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Therefore, by increasing the costs of imprisonment by the three strikes law, it is intended that there will be less crime. Marwell and Moody express several difficulties with the laws in the 24 states: Criminals are not always aware of the laws, at least not initially; repeat criminals can be expected to serve substantial prison terms even in the absence of the laws; almost all of the states already had habitual criminal statutes where criminals with prior convictions could be given lengthy sentences under the judge's discretion; the deterrent effect on homicides is limited in any case because the law most likely does not increase sanctions for homicides. However, the law may reduce homicides by deterring robberies and other felonies where homicides may take place; some criminals may limit their expected costs by taking evasive action, such as moving to another jurisdiction or to other areas of crime where the expected costs are lower or take additional measures to reduce chance of apprehension and conviction such as bribing police. Lastly, criminals who normally would commit a nonlethal felony may do so in order not to be identified (pp. 91-92)
The authors state that even if this change in modus operandi occurs in very rare instances -- 1% of the time -- the impact can be great. For example, if the law can influence one homicide per thousand violent crimes, this can increase total homicides by about 17% in three-strikes states (pg. 93).
On the other hand, the three strikes law could reduce crime in general and thus homicides. Deterrence would likely cause an immediate reduction and incapacitation would have a delayed impact, because nearly all three-strikes defendants would receive prison terms no matter what. Thus, the authors believe, the net effect of the three-strikes law and the timing of that effect could be an essential factor.
In Zimring, Hawkins and Kamins book Punishment and Democracy: Three Strikes and You're Out in California (2002), the authors suggest that the three strikes law probably provides a deterrent effect (pg. 105), but it is not actually due to the decline in the crime rate between 1993 and 1999 (pp. 91-100). The authors review several key concerns about the law, such as problems during its drafting (pp. 169-170), long-term impact on the prison impact (pp. 133-138) and the questionable effect that the initiative process has on the policy relating to terms of imprisonment (pp. 192-203). As a result, the book recommends to repeal or modify the law's provisions.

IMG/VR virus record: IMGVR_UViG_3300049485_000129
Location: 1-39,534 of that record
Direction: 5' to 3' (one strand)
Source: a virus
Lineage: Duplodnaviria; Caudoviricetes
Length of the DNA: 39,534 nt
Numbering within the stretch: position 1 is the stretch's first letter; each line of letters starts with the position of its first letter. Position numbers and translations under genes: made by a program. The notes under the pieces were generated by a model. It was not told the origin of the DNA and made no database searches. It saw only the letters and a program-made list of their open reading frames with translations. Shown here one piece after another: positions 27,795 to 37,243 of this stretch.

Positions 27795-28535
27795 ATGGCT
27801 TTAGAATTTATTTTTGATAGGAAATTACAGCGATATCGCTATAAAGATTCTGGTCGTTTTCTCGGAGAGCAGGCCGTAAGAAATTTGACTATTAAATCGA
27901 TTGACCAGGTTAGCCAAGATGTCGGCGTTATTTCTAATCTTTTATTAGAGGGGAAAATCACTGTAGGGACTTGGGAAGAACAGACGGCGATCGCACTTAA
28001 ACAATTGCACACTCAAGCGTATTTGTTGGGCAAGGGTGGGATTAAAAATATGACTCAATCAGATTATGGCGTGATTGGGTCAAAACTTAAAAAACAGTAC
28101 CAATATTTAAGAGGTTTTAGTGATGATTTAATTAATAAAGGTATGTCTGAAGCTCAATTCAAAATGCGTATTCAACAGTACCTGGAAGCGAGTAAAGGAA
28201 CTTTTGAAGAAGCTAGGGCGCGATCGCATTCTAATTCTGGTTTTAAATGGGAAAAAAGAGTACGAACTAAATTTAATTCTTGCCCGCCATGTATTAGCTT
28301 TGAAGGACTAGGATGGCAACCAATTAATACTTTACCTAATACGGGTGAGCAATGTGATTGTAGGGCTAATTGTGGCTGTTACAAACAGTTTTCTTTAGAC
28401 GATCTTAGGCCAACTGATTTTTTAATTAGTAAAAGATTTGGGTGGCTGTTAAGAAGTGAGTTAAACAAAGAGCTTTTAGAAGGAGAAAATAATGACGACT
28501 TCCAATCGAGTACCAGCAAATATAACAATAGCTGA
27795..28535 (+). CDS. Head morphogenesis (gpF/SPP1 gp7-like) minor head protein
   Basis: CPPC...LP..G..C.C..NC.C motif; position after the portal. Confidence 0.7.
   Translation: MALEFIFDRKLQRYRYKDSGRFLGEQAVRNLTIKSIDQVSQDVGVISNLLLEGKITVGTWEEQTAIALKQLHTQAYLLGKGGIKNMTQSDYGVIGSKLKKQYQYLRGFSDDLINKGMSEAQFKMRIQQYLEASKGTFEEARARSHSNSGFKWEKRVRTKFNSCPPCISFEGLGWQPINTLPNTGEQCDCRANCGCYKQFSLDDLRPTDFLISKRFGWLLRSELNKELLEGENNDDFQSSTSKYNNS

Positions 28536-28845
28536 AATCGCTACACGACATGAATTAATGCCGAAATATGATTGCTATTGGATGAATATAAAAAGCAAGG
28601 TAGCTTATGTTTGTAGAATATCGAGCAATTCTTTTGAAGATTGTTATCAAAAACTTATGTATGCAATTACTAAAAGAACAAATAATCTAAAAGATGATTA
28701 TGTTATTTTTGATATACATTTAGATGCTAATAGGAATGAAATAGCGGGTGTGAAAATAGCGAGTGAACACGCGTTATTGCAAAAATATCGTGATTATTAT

More importantly, Punishment and Democracy does not indicate that any empirical data based on the law's effects will "influence the public debate about three strikes laws (pp. 217-32) or influence policymakers. They thus stress that wholesale reform of the three strikes law is most unlikely. Small changes may be made, only because of the major costs incurred by the public
For this present CAP report and study, it is important to look at the reasons why these authors believe that individuals especially in California where the law appears to be the most severe and inconsistent still support it. First, proponents point to drops in the crime rate because it identifies those whose past behavior has demonstrated a clear disposition to engage in serious criminal acts and whose behavior has not been deterred in the past through conventional punishment. In a study by the Attorney General's Department in 1998, "since the passage of 'Three Strikes,"...the violent crime rate in California has dropped 26.9% with a 30.8% drop in the six major crime categories.'" (pg. 3). However, the statistics that they use as a basis for crime decrease are too recent. An absence of offenders has to be looked at in a long-term study. Other arguments for supporting the law quote anecdotes with inmates and past offenders that relates the many conversations within the penal institutions about the three strikes law. Other three-strikes proponents cite FBI data that indicates a significant drop in California's crime rate.
The authors conclude that the law has not yet produced promised benefits, thus questioning the costs to the judicial and prison system. Also, the law does not create new felony prosecutions; it only increases the punishment for targeted groups. As a result, one might expect a "disgruntled public would demand revision of the law, but no such backlash has occurred."